Pegagogies for the Poor

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Pedagogies for the Poor? Realigning Reading Instruction for Low-Income Students with Scientifically Based Reading Research Author(s): Jim Cummins Reviewed work(s): Source: Educational Researcher, Vol. 36, No. 9 (Dec., 2007), pp. 564-572 Published by: American Educational Research Association Stable URL: http://www.jstor.org/stable/30137942 . Accessed: 28/03/2012 14:48 Your use of the JSTOR archive indicates your acceptance of the Terms & Conditions of Use, available at . http://www.jstor.org/pag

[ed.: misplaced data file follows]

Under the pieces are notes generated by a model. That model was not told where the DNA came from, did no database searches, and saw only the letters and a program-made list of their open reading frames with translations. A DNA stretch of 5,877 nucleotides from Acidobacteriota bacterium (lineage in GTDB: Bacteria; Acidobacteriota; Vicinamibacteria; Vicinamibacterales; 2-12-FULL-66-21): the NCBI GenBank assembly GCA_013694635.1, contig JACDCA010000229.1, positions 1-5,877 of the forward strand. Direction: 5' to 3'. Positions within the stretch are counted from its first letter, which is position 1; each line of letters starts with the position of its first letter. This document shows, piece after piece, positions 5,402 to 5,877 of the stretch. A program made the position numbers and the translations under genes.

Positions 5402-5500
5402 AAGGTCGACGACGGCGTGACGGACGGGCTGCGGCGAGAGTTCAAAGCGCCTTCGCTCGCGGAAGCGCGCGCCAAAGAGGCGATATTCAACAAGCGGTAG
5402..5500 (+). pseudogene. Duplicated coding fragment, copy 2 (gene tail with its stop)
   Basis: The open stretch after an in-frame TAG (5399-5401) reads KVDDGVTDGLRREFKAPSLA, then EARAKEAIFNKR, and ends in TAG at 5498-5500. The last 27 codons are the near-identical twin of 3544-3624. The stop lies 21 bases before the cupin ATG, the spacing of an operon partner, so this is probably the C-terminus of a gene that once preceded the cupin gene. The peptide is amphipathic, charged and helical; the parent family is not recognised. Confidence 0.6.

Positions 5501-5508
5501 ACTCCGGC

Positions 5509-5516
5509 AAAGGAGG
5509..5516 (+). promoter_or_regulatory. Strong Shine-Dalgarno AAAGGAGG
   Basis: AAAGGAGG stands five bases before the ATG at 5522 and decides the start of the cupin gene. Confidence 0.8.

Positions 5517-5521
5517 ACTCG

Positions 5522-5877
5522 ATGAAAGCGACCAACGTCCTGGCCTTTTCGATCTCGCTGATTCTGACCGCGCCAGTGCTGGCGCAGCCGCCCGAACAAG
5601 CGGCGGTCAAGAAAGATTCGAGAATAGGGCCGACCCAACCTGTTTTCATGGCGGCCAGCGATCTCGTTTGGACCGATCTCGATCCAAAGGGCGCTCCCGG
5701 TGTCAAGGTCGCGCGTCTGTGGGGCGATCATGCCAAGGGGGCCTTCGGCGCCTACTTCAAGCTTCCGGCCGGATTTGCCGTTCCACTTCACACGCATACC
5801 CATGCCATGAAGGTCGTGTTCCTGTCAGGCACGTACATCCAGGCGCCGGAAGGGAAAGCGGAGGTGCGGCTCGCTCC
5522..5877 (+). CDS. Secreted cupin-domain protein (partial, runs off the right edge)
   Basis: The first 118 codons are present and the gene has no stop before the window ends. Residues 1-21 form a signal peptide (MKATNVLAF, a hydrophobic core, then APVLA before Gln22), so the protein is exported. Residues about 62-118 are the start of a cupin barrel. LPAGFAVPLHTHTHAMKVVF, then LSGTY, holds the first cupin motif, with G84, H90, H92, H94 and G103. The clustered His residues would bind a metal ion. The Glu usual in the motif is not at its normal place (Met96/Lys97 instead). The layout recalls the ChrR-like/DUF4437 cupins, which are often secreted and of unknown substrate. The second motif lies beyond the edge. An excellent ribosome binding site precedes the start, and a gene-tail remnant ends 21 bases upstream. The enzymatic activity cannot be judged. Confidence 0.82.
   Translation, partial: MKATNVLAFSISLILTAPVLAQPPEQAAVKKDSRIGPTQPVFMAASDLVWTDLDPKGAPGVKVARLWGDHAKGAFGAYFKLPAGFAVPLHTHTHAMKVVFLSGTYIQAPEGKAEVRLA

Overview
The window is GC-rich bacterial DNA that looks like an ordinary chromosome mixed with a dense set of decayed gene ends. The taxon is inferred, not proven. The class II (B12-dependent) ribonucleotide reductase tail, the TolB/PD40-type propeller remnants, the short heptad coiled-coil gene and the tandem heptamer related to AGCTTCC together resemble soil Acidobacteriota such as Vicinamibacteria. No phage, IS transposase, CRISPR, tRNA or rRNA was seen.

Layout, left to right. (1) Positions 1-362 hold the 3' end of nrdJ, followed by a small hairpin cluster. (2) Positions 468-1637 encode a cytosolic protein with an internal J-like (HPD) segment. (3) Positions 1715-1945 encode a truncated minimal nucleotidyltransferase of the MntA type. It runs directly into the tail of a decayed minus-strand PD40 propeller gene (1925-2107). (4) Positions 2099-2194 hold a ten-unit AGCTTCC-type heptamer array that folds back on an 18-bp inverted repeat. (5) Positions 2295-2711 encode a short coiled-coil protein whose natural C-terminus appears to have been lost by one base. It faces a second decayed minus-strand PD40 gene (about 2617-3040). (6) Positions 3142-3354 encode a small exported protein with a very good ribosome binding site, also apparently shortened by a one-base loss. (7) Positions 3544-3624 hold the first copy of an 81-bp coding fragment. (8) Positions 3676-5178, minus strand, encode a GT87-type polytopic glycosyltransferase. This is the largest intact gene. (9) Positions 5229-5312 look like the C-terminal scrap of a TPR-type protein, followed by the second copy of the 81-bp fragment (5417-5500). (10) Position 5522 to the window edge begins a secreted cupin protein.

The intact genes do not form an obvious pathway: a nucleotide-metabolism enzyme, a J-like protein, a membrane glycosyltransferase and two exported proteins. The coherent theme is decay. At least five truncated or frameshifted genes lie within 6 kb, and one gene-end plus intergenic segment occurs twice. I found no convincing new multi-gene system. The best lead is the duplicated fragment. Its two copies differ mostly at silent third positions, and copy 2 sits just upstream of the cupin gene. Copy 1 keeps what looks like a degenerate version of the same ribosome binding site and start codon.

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  Pedagogies for the Poor? Realigning Reading Instruction for Low-Income Students withScientifically Based Reading ResearchAuthor(s): Jim CumminsReviewed work(s):Source: Educational Researcher, Vol. 36, No. 9 (Dec., 2007), pp. 564-572Published by: American Educational Research Association Stable URL: http://www.jstor.org/stable/30137942. Accessed: 28/03/2012 14:48 Your use of the JSTOR archive indicates your acceptance of the Terms & Conditions of Use, available at . http://www.jstor.org/page/info/about/policies/terms.jspJSTOR is a not-for-profit service that helps scholars, researchers, and students discover, use, and build upon a wide range of content in a trusted digital archive. We use information technology and tools to increase productivity and facilitate new formsof scholarship. For more information about JSTOR, please contact support@jstor.org.  American Educational Research Association is collaborating with JSTOR to digitize, preserve and extendaccess to  Educational Researcher. http://www.jstor.org  PedagogiesforthePoor?RealigningReadingInstructionforLow-IncomeStudentsWithScientificallyBasedReadingResearch by JimCummins Inhisarticle,heauthorargueshatthere isminimal cientificupportforthepedagogicalpproachespromotedforlow-incomestudentsnthe federalReadingirstnitiative. ncombinationwithhigh-stakesest-ing,heinterpretationf theconstructsystematichonicsnstructionnReadingFirst hasresultedinhighlyeacher-centered andinflexibleclassroomenvironments.By privilegingheseapproaches,ReadingFirstgnoredheNationalReadingPanel'sindinghatsystematicphon-ics instructionwas unrelatedtoreadingcomprehensionfor low-achievingandnormally achievingstudentsbeyondGradeI. Alsoignoredwasthesignificantodyof researchsuggestinghatreadingengagementis animportantpredictorofachievement.Alternativeevidence-baseddirections forrebalancingreadinginstruction forlow-income studentsaresuggestedin thecontext of theimpendingreauthorizationf theNo Child LeftBehindegislation.Keywords:literacy ngagement;ow-incomestudents;pedagogy;readingnstruction;ystematicphonicsnstruction Thedebate n theUnitedStatesabout whatconstitutesscientificallyasedeadingesearchasremainedntensesincethepublicationof theNationalReadingPanel's(NRP,2000)report.EstablishedytheU.S.Congressn1997,theNRPwasmandated o reviewhescientificesearch nread-inginstructionndto articulateheimplicationsf thatresearchformprovingtudents'eadingchievement.hepanelanalyzedtheexperimentalandquasi-experimentalesearchiteraturejudgedo beof centralmportancenteachingtudentso read.AmajorindingoftheNRP wasthatthere s strongvidencesubstantiatingheimpactofsystematicphonicsinstructiononlearningo read p.2-132).Thehallmark fsystematichonicsprograms,accordingtotheNRP, isthattheydelineateaplanned,equentialet ofphonicelements,andtheyteachtheseelements,explicitlyandsystematically p.2-99).Thisdescrip-tioniselaborated sfollows:Systematichonicsnstructionypicallynvolvesxplicitlyeach-ingstudentsprespecifiedetofletter-soundelationsndhaving Educationalesearcher,ol.36,No.9,pp.564-572DOI:10.3102/0013189X07313156C2007AERA.ttp://er.aera.net 56411 EDUCATIONAL ESEARCHER studentsead extthatprovides racticesingheserelationsodecodewords.nstructionackingnemphasisnphonicsnstruc-tiondoesnot eachetter-soundelationsystematicallyndelectstext orchildrenccordingo otherprinciples.p.2-132)TheNRPalsoreportedhatsystematichonicsnstructionasunrelatedo thedevelopmentfspellingandreading omprehen-sionfornormallychievingndow-achievingtudents fterGrade1. Ehri,Nunes,Stahl,andWillows(2001)acknowledgehispat-ternasfollows: Amongheolder studentsn 2ndthrough6thgrades...phonicsinstructionwasnot effectiveforteachingspellingd=0.09)orteachingeading omprehensiond=0.12) (p.418).Thisfinding,however,asbeenargelygnoredbypolicymakers napplyinghe NRP's articulationfscientificallyasedreadingesearchopolicyandpracticen U.S.schools.Iarguen thisarticlehat theinterpretationndapplicationftheNRPfindingsntheeducationalolicyarenaasbeenselectiveandproblematic.pecifically,henterpretationf theconstructys-tematichonicsnstruction, othbythe NRP itselfand(asdocu-mentedbythe Officeof theInspectorGeneral,006)insubsequentfederalovernmentolicy,hasexacerbatedhealreadyxistingat-ternofdifferentiatednstructionacrosssocioeconomicgroups.Lower-incometudentsaremoreikelyo betaughtnclassroomenvironmentshere hereslessopportunityoreadxtensivelyndlessencouragementoengageninquiry-orientedearninghanwasthecase before heimplementationfthe 2001No ChildLeftBehindNCLB)egislationMcCarty&Romero-Little,005).Inraisinghesessues,mygoals to stimulatedebateabout(a)the extenttowhich theresapedagogicalividethatlimitsthelearningopportunitiesf low-incomestudents,b)the extenttowhichthispedagogicalividehasbeenexacerbatedyfederalndstatepolicydirectivesassociatedwith NCLBand theReadingFirstprogram,nd(c)the extent owhichpotentiallymoreeffec-tiveapproachesoliteracynstruction orlow-incomestudentscan bearticulatedn thebasisof theempiricalvidence.WiththependingreauthorizationfNCLB,it istimelyoaskwhetherhereadingnstructionbeing implementednschoolsservingow-incomestudentss,infact,consistentwith whatwe knowabouthowliteracydevelopsand howpeoplelearn.Thefollowingsec-tionaddresses heproblematicwaythatthe centralconstructofsystematicphonicsnstructionwas defined andoperationalizedintheNRP'smeta-analysis.  The Construct ofSystematicPhonics Instructionin the NRPReportDebateabout he NRPfindingsandclaimshasbeen ntensee.g.,Allington,2004;Camilli,Vargas,&Yurecko,2003;Garan,2001; Krashen, 004a;Lyon&Chhabra, 004;Pressley,Duke,&Boling,2004; Shanahan,004).However,ittle attentionhasbeenpaidto one of thekeyelements n thereport,namely,heconceptualcoherenceofthe construct ofsystematicphonicsinstruction.As the NRP(2000)itselfpointsout,a widerangefapproachestopromotingdecodingkillscan beaccommodatedn itsdescrip-tion ofsystematichonicsnstruction.However,he construct sdefinedsolooselythat it hasverylimited valueforpolicy pur-poses.Doesteachinga prespecifiedetofletter-soundelations (p.2-132)referoteachinga basicset ofphonicsrulesorteach-ingvirtuallyllthephonicsrulesnan invariantequence?oesreadingextthat provides ractice singheserelationsodecodewords p.2-132)refer oreadingigh-qualityhildren'siteratureorreadingdecodable exts hatembodyhespecificphonicsrulesthathavebeentaught?The NRP(2000,p.2-137)acknowledgesthat there is no research hatspecifically upportsthe use ofdecodable exts.Thusanyreadinghatallowschildren oapplytheirknowledgeofletter-soundrelationshipsouldappearofitwithin the definition.Theproblematicatureofwhat constitutesystematic hon-icsinstruction s evidentinthe factthat,inthe NRP(2000)report,hefollowingverydifferent nterventions regivenequalbillingasreflectingheconstructofsystematicphonicsnstruc-tion:(a)scriptedphonicsprogramshat continuesystematicndexplicitphonicsnstructionor asignificant artof the schooldaywellbeyondtheprimarygrades;b)a15-minuteprogramorkindergartentudents,JollyPhonics(Lloyd,1993),involving playful,reative,lexibleteaching Ehrietal., 2001,p.422);and(c)a5-to 6-minutedailywordstudycomponentntroducedinto a30-minute-per-dayndividualtutoringprogram,itledEarlySteps,forGrade1students(Santa&Hoien,1999).Theothercomponentsof thislastprogramnvolved bookreadingwith anemphasisoncomprehensiontrategynstruction8-10minutes),writing(5-8 minutes),andintroduction of a newbook,which the child wasexpectedo readwithout muchhelpthe nextday.The bookreading,writing,and new bookcompo-nents of this intervention aretypicalofwhole-languageapproachesoreading.Thus the NRP'sdesignationf thispro-gramassystematic honicsnstructionmpliesthat5to6min-utes ofexplicitwordstudy(phonics)injectedintoabroadercomprehension-orientedeadingprograms sufficient oqualifyan intervention ssystematic honicsnstruction.Does the constructfsystematic honicsnstruction aveanycoherencer usefulnessf it isequallyeflectednaprogramhatoccupies5to6minutesof instructional ime andone that occu-pies90 minutesormore)of instructionalime?Whyshouldpol-icymakersegard90minutesofsystematicphonicsnstructionasanymorescientificallyased han5to6minutesor15min-utes?If the constructhas littlecoherence,thenpolicyrecom-mendationsbasedon that constructhave minimalutility.Althoughthe NRP's(2000)descriptionfsystematic hon-ics instruction ackscoherence,hepanel clearly nvisageduchinstruction s animportant,butnotdominant,componentof abalancedreadingprogram.Thepanelarticulated numberofcautionsagainstmisapplicationf itsfindings.temphasized,orexample,that systematic honicsinstructionshould be inte-gratedwithotherreadingnstructionocreateabalanced ead-ing program p.2-136).Thepanelalsoadvocatedheuseofhigh-qualityiterature nd cautionedthatphonics shouldnotbecome hedominantcomponentn areadingprogram,eitherin the amount of timedevoted toitnorinthesignificanceattached p.2-136).Thepanel expressedoncernabout thecommonlyheardcall for'intensive,ystematic' honicsnstruc-tion (p.2-135)anddrew attention to thepossibleeffectsofscriptedprogramsonteachers' orientation to instruction: Although criptsmaystandardizenstruction,hey mayreduceteachers' nterest n theteachingprocessor theirmotivationoteachphonics p.2-135).Thereportalso cautionedagainstone-size-fits-allpproachesbecause ntheearlygradeshildrenarygreatlynthe skillsheybringoschool.Under hesecircumstances,he NRP(2000)sug-geststhatitis desirable oplacechildrennflexible nstructionalgroups.However,lexibleroupingmaybechallengingoimple-mentgiventhat manyphonicsprograms..,presentafixedsequenceoflessonsscheduled rom thebeginningo theendoftheschoolyear p.2-136).Unfortunately,hesecautionsweregnoredntheimplemen-tationof theReadingFirstprogramstablishednthecontextofNCLBlegislationoensurethat low-income childrenreceivedhigh-qualityreadingnstructionn theearlygrades.As docu-mented in the nextsection,ReadingFirststronglypromotedintensive,uniformphonicsinstruction or the low-incomestu-dentswho were the beneficiaries f its funds.TheInterpretationofScientificallyBasedReadingInstructioninReadingFirstReadingFirstreceivedappropriationsf close to$1billionperyearbetween2002and 2007.Theprogramsdescribedasfol-lowsonthe U.S.DepartmentfEducation's2006)website:Thisprogramocuses nputting rovenmethods fearlyeadinginstructionn classrooms.hrough eadingirst,tates nddistrictswillreceiveupportoapplycientificallyasedeadingesearch-and heprovennstructionalnd ssessmentools onsistentith his research-to ensure that all children learn to read wellbythe endofthirdgrade. ( ProgramDescription section,para.1) ApplicationsorReadingFirstundingwerereviewedy expertpanelshat determinedwhether heproposednterventionswerefoundedonscientificallyasedeadingesearch. umerousappli-cationswererejectedecauseheywereudgedo be not scientifi-callybased.Forexample,o receive$34million nReadingFirstfunding,NewYorkCityin2004 wasforced o abandon tspre-ferredeadingurriculumn49elementarychools oadopta sci-entificallybased programhattaughtphonicsn a morehighlystructureday(Goodnough,003; Herszenhorn,004).Thepro-gramof choice orNew YorkCitywasMonth-by-Monthhonics(Cunningham&Hall,2003),whichaccordingo itspublisher'swebsite, includesetailed,asy-to-followctivities hatassist tu-dentsndeveloping honemicwareness,nhanceetterandsound recognition phonics),andincreaseocabulary Overview ec-tion,para.1;http://www.carsondellosa.com/nyc/overview.htm).t DECEMBER20071565  also,however,ncludedan active ocus onwritingand the useofclassroomibraries.lthoughheprogram learlyonformedotheNRP'sdescriptionfsystematichonicsnstruction,t wasudgedbyReadingFirst tobeinsufficientlyroundednscientificallybasedreadingesearch.Herszenhorn2004)describedheconflictas follows:SchoolsChancelloroelI.Kleinhasconsistentlyrguedhathecity'shoice freadingurriculumssuperioro themoreigidro-gramsndorsedytheBushdministration.... ... He saidhatrecent ationalestingatahowedhatNewYork,BostonndSanDiego-citiesthatuseaso-called alancedliteracypproach-weremakingetterrogresshancitiesusingprogramsreferredyWashingtons scientificallyroven. ...NewYorkCity'surrentalancediteracyurriculumsesbooksfromlassroomibrariesnsteadfbasic eadersndncouragestu-dents oreadndwrite n their wnevel.para.-7)ThecriteriausedbyReadingFirst tojudgethescientificacceptabilityofproposedreadingprogramsweresubjectedointensescrutinybytheOffice of theInspectorGeneral2006).TheInspectorGeneral'sreportdocumented howpanelsthatreviewedapplicationsrom statesforReadingFirstfunds werestackedwithadvocatesofdirectinstruction(Carnine,Silbert,Kame'enui,&Tarver,003)and howfundswerewithheld romstatesand school districtsthatproposedto useinstructionalapproachesrprogramseemedtobe balanced rtaintedbywhole-languagessumptions.Amongtheapproacheshat wereexplicitly argetedas notbeing scientificallyasedwereReadingRecoverynd thereadingprograms ublishedby Rigbyand theWrightGroup.Theaggressivenessith which thoseprogramsweretargetedsillustratednan e-mailexchangebetween theReadingFirstdirectoranda staffmemberregardingheWrightGroup,nwhich thedirectorwrote:Beathe[expletiveeleted]utof them n awayhatwillstandptoanyeveloflegaland[whole-language]pologistcrutiny.Hitthemver ndoverwithdefinitivevidencehatheyrenotSBRR[scientificallyasedeadingesearch],everavebeenandnever willbe.Theyareryingo crashurpartyndwe needobeat he[expletiveeleted]ut of them nfrontofall the otherwould-be partycrasherswho arestandingon thefront lawnwaitingto see howwe welcomehesedirtbags.OfficeftheInspectoreneral,2006,p.24)Thelackofscientificredibilityf theseprograms,rom heper-spectivefReadingFirst,derivedrimarilyromheudgmenthattheydid notincorporate ystematichonicsnstructionn awaythatreflected hefindingsofthe NRP(2000).Bycontrast,mostprogramsudgedomeetthe criterion fscientificallyasedread-ingresearchncorporatedn intensiveocusonsequentialhonicsinstructionwhereall themajorphonicsruleswereaught ystem-aticallyndexplicitlyhroughoutheprimaryradesK-3)and re-quentlyhroughoutlementarychool.Decodable extswereusedtoreinforce tudents'cquisitionfphonicsrules.It isclearhat thecautionsarticulatedytheNRP in relationto theinterpretationofsystematicphonicsinstruction wereignoredbyReadingFirst.Thereport bytheOffice of theInspectorGeneral(2006)makesclearthat,inReadingFirst,balancedeadingnstructionwasviewedasequivalentowhole-language pproaches; nlyintensiveprogramshattaughtphon-ics ina fixedsequentialorder werejudgedto bescientificallybased;scriptedprogramsnvolving predominantlywhole-classinstructionwere viewedmorefavorablyhannonscriptedpro-grams;nd theincorporationfhigh-qualityhildren'siteraturewasregardedscontributingittle to thescientificredibilityfaprogram.In the nextsection,explorehe extent o whichReadingFirstmayhave contributedo differentiatedeadingnstructionorlow-incometudents.ReinforcingthePedagogicalDivideDifferentiatedducationalxperiencesccordingosocial lasshavebeenextensivelydocumented(e.g., Anyon,1980;McQuillan,1998;Neuman&Celano,2001;Warschauer,Knobel,&Stone,2004).Forexample,basedon 1992 NationalAssessmentofEducationalProgressNAEP)data,McQuillanreportedhatteachers npoorstateswereconsiderablymoreikelythanthoseinmoreaffluent tates ousephonicsrather hanwhole-languageinstruction nteachingreading.NeumanandCelanoreportedthatstudents rommiddle-incomeommunitiesadsignificantlygreateraccess toprintin their schools thandidstudentsfromlowerncomecommunities.Funding nequitiesanddifferentialteacherqualificationsndexperiencelearlyontributeodiffer-encesn the educationalxperiencef lower ncomeascomparedwithhigher-incometudentse.g.,Kozol,2005;Ladson-Billings,2006).Theseexistingrendsappearo have beensignificantlyein-forcedbythe combinedimpactof thehigh-stakesassessmentmandatesf NCLBlegislationnd theReadingFirstmpositionof directnstructionrogramsnschoolservingow-incometu-dents.Whereas he NCLBtestingmandateswerelargelybasedon anempiricallyunsupportedbelief thatextensivetestingimproveschievement,ReadingFirst ocusedonpedagogy,laim-ingthat theinstructionalmandatestimposedforlow-incomestudentswerescientifically roven.Although arge-scaletudiesxamining edagogicalifferencesbetweenchoolsservingower-andhigher-incometudentshavenot beenundertaken,bservationsromnumerous ducatorsndresearchershavehighlightedtheimpactof thepedagogicalchangesimplementedn recentyearsinlow-incomeschools.McCartyandRomero-Little2005),forexample,documentedthechangesnpedagogyand testperformancehatfollowedheintroduction ofanintensivescripted phonicsprogramatBeautifulMountainSchool(apseudonym)ontheNavajoreser-vation.Before hepassagefNCLB,the schoolhadmplementedaNavajobilingual,biculturalprogramthatusedaprocess-oriented,iterature-basedpproachoEnglishandNavajoread-ingandwriting.Subjectmatter nstructionwasorganizedroundculturallyelevanthemes.McCartyndRomero-Littleointoutthatprogramvaluationsrom1988throughhe1990s showedthat Beautiful Mountainelementarystudentsconsistentlyimprovedheir oralEnglishandEnglishreadingcores,asmea-suredbystandardizedests,studentportfolios,and alocallydevelopedeadingassessment.BeautifulMountainstudentsalsosignificantlyutperformedcomparisonrouponlocallydevel-opedand standardizedestsofEnglishreadingcomprehension 56TIONAIONRERSEARHER